We ordered two appetizers to share; Grilled Greek Zuccini ($8) and Spinach Artichoke Dip ($8).
As Gail commented “Everything that’s grilled comes with that special rich charred flavor.”
The zucchini was sliced lengthwise. It was topped with a balsamic/ lemon reduction, fresh Roma tomatoes, Kalamata olives, and red onion. My only complaint was having to share it. My portion was simply divine. The dip which is a winner comes with multi color corn and pita chips. I had a spoonful of Phil’s minestrone soup which was fresh and flavorful.
Both Gail and Astrid ordered the Surf and Turf ($16) which combines steak tips and grilled shrimp. Gail asked for and got the tips done rare. I tried one of Astrid’s tips which she liked but commented that she would have preferred it a bit more charred.
For an entrée Phil had the Chicken Marsala ($13) which comes with green beans and wild rice. ‘It has just the right sweetness” he said. “The chicken was perfectly cooked and moist. The rice had a bit of parmesan cheese added. I would definitely order it again.”
With so many enticing items on the menu it was agony to decide. We have heard raves about the Thai Peanut Stir Fry (with tofu $11, chicken $12, and shrimp $13). There’s good buzz on the Firehouse Stuffed Burger ($10) which we will try for lunch. The Swordfish and Salmon (both $15) are getting great word of mouth.
I made a fine choice in the Chicken and Pepperoni Puttanesca over penne ($12). It’s a dish I like to make so I'm a fussy judge.
After a hard day on her back the Putta doesn’t have time to simmer the sauce. The idea is for a quick, fresh, and tangy topping for pasta. The classic recipe calls for cubing fresh tomatoes (in season). Added to fried garlic in olive oil with anchovies and capers (that’s a lot of sodium) the fresh tomatoes are quickly sautéed.
“That’s my favorite item on the menu” Shane commented while stopping front of house to chat a bit with guests. The grilled chicken and pepperoni were unique. I like to add fresh mushrooms and asked about the touch of heat which is not traditional. That comes from the pepperoni and a bit of flaked red pepper.
The dish was finished with feta cheese. It seemed odd to have Greek cheese for an Italian dish. I asked for and got some shaved parmesan which for me made it just perfect.
At home we are trying to be gluten free and stay away from starch. So on this night I was a bad boy but loved the delicious fun of hanging with the Puttas. Before bed I said Three Our Fathers, Four Hail Marys and prayed for forgiveness.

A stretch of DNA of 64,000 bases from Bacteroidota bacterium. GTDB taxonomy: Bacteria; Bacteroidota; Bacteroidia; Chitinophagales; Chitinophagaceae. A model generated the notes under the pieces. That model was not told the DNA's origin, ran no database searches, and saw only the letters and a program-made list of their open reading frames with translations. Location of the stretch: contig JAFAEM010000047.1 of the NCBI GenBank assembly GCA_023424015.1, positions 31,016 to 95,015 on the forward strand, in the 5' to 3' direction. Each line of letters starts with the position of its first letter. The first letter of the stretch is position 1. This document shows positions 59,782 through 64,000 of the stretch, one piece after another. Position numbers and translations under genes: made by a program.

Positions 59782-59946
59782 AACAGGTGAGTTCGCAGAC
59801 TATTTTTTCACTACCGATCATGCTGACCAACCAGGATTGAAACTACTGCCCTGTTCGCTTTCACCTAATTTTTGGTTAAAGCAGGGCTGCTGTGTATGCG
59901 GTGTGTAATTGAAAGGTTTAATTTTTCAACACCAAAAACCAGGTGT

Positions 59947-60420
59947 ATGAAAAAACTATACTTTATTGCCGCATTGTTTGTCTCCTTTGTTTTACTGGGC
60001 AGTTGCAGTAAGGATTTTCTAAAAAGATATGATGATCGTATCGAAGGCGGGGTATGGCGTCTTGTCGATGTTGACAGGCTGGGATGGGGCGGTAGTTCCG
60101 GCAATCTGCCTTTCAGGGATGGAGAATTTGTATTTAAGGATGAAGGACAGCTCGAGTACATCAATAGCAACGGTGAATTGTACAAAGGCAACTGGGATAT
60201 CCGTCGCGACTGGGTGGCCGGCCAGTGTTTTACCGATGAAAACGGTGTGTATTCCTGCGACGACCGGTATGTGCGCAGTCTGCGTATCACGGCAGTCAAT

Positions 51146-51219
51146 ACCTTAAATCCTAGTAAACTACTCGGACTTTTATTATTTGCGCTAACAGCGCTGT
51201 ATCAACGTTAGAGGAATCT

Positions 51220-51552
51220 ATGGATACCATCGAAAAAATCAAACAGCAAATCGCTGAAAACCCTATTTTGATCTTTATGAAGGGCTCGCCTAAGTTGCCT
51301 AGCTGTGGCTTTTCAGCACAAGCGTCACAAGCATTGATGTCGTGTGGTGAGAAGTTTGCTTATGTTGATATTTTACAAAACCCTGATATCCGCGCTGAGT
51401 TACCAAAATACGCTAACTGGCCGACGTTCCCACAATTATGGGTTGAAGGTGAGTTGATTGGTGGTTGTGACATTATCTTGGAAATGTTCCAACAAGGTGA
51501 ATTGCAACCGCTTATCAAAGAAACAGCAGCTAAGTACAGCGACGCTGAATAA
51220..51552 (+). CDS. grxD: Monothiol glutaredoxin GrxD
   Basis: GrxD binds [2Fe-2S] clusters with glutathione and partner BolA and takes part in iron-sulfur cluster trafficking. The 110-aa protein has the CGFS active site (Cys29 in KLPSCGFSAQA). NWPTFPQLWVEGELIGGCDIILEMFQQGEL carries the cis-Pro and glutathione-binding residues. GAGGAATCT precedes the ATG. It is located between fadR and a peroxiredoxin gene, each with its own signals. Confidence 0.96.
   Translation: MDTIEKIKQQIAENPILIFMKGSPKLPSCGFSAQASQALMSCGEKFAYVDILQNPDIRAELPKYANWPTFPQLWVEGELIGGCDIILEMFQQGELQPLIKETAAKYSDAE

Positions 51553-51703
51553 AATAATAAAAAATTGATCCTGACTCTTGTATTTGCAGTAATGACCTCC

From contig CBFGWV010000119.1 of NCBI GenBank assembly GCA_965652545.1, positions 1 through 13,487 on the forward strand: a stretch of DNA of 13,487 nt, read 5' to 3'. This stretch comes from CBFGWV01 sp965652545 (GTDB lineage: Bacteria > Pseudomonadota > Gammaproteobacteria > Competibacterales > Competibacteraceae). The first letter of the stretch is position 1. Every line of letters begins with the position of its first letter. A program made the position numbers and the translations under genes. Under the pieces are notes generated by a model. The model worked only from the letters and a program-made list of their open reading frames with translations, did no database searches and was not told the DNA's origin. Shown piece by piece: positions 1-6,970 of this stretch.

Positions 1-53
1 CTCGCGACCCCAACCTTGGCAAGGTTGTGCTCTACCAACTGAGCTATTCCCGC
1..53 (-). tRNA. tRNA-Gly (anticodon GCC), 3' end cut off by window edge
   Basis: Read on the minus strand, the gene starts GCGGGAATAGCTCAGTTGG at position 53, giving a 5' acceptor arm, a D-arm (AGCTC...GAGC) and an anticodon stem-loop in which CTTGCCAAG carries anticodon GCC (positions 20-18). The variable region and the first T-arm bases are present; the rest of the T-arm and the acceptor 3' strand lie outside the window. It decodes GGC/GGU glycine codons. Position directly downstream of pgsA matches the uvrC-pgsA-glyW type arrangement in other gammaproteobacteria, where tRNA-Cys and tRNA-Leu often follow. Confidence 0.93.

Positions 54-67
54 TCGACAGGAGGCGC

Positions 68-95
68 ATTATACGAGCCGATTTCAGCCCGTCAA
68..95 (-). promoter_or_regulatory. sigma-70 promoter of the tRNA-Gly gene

We all stayed away from the tempting desserts. Gail suggesting sharing one but that didn’t get very far.
At the end of a long day the young chefs Joe and Erica greeted us.
Right now they are thrilled with the successful launch of the restaurant which offsets those grinding twelve hour days. They are both trained chefs. Erica from New Hampshire College and Joe from the French Culinary Institute in Manhattan. After six months of trying to raise a baby in the city they came back to the Berkshires.
Being a part of a startup restaurant Bill, Shane, Joe and Erica all shared in the development of the menu. Shane derived the concept but the young chefs had input. For the Pork Tenderloin, for example, they wanted a Wow factor and not just another pork chop. A side of sauerkraut was considered until Erica contributed her red cabbage recipe which she won an award for some time back. It entails a bottle or red wine in each batch, as well as pears instead of apples, a bit of sugar and a dash of balsamic vinegar and lemon.
Astrid discussed growing up in Northern Germany with red cabbage as a staple. “It was always sour with just a bit of sugar for balance.”
Table hopping on a busy night the restaurant was filled with locals. Gail knew and talked with everyone. I spoke with friends, there for the first time, who just loved the food and plan to come back.
With the launch of a great first week there is bound to be a lot of repeat business particularly as word gets around. The busy time seems to be after work from 5 to 7. After that the restaurant thinned out with no problem for finding a table. The Firehouse seats its last diners at 8.
Right now for a combination of service, quality, flavor and price The Firehouse Café is the best deal in the Berkshires.